Collector’s Eye: Cynthia Sears
Founder of the recently opened Bainbridge island Museum of art, Cynthia sears sees art as an integral part of life
Ones to Watch: Beth Loftin
Spotlighting the works of Beth Loftin
Auction Block: Art Recovery
American art sales at auctions reflect collector confidence
August | September 2013
With the U.S. economy continuing toward gradual recovery, so too does the art world. Little by little, and sometimes in big bursts, it seems that there is a strong future for art sales this year.
In a bold statement relating to Christie’s recent American Art Sale in May, Elizabeth Sterling, head of American paintings, commented in a press release: “The sale total of $50.8 million is the highest that the category has seen since May 2008.”
Likewise, Sotheby’s American Art and Art of the American West auctions were successful recently, posting $28 million and $3.8 million in sales, respectively.
Those big houses are indicators of strong interest and action at regional sales and auctions that saw success in the past months as well, ranging from Oklahoma City’s 40th annual Prix de West Show and Sale at the National Cowboy and Western Heritage Museum to the Los Angeles Modern Art & Design Auction’s impressive results.
Brian Lebel’s Old West Show and Auction, June 22, 2013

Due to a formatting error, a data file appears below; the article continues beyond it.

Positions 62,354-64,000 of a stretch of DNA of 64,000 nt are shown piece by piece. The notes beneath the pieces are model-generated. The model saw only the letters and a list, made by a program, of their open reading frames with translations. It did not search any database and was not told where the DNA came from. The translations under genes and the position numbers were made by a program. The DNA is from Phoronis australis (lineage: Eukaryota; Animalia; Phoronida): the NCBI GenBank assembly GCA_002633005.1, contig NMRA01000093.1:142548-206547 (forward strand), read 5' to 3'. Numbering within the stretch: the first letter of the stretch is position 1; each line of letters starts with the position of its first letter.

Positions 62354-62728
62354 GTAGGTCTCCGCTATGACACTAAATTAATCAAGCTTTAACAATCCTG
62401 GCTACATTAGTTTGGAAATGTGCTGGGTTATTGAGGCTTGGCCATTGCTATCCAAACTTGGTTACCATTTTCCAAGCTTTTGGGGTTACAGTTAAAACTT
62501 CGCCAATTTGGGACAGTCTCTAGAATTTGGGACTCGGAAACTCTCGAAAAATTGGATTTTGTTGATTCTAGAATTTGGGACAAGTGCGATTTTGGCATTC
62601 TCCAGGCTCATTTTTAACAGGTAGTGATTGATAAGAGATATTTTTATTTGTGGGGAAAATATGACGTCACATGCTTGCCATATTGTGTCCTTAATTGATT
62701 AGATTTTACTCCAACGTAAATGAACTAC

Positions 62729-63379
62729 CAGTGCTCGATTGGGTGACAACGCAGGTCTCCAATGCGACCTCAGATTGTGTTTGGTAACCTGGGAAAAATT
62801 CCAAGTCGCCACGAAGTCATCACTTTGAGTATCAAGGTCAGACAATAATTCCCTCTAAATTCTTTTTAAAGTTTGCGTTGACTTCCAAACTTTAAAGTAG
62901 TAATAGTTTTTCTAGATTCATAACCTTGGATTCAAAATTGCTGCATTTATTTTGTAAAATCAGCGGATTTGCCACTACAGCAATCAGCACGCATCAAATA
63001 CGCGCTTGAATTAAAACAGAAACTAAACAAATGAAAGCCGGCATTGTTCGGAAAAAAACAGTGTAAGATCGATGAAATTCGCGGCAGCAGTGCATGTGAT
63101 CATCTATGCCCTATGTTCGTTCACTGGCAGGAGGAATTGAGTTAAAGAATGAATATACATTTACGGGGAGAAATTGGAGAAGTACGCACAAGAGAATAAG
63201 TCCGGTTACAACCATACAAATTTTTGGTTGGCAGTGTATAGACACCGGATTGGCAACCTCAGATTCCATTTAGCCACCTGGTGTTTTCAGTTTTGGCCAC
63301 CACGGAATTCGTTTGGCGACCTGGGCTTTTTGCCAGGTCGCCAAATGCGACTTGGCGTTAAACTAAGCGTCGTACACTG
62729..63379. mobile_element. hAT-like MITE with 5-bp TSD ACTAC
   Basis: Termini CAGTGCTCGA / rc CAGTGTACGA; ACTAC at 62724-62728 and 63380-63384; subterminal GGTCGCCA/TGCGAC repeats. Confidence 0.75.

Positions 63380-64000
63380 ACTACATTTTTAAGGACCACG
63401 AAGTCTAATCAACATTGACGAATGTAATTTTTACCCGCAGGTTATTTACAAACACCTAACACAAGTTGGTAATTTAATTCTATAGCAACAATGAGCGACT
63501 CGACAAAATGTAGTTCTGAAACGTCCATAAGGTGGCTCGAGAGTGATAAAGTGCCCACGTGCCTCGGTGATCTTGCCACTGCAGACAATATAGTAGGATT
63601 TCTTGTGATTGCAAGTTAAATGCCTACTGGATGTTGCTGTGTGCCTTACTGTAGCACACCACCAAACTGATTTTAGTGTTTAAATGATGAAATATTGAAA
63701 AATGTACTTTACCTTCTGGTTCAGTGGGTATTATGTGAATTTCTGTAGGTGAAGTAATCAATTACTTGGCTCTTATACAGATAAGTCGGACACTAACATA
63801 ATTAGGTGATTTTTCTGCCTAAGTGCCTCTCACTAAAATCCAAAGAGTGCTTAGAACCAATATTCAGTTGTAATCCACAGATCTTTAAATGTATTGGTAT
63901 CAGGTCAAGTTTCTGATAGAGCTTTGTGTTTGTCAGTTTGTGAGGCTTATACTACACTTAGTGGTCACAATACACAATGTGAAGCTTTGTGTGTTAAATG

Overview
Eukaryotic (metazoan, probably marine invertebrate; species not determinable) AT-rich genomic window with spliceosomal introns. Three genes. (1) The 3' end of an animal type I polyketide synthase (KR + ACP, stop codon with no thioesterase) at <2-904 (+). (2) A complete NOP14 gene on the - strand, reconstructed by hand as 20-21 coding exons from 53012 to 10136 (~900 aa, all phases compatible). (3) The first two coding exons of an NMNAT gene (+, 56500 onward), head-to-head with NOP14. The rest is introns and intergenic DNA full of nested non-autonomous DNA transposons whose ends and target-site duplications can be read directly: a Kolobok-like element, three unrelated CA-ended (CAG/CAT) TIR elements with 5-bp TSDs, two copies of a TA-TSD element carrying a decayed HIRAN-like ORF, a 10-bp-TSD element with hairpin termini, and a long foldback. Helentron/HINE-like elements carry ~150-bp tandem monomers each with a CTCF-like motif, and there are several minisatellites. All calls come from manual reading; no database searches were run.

The 24th annual Old West Show and Auction in Denver showcased more than 300 lots in a sale known for high-quality cowboy, Indian and Western art and collectibles. This year the sales totaled $1.3 million, with a sell-through rate of more than 95 percent.
The top-selling lot was a night scene painted by E.I. Couse estimated at $100,000 to $120,000, which sold well above that at $138,000 (including buyer’s premium). The next highest lot price, for a Lakota pipe bag, brought $46,000, which hammered at more than three times the low estimate.
“The big sleeper piece of the night was the Alfred Lambourne oil on canvas, which created an absolute bidding frenzy between the floor and the phones, ultimately selling for $16,520, over 10 times the high estimate of $1,500!” says organizer Melissa McCracken.
Overall, the Clayton Moore Lone Ranger collection brought a combined $93,300, with his white Stetson hat fetching an impressive $8,260.
Additionally, the Antique and Contemporary Show ran from Friday through Sunday, hosted a steady stream of thousands of shoppers all three days and was a tremendous success.
Clymer Art Auction, June 22, 2013
Kicking off the third annual Clymer Art Auction with a host of impressive Western contemporary artists, the event was a landmark success. Sales from the show will benefit the Clymer Museum and Gallery in Ellensburg, Washington. The increasing momentum building with this event each year is apparent.
The event at Canyon Ranch was peppered with quick draws, a winemaker’s dinner and the live auction representing top artists from throughout the West. Works ranged from the wildlife art of sculptor Ott Jones and painter Mary Ann Cherry to the cowboy-influenced works of Duke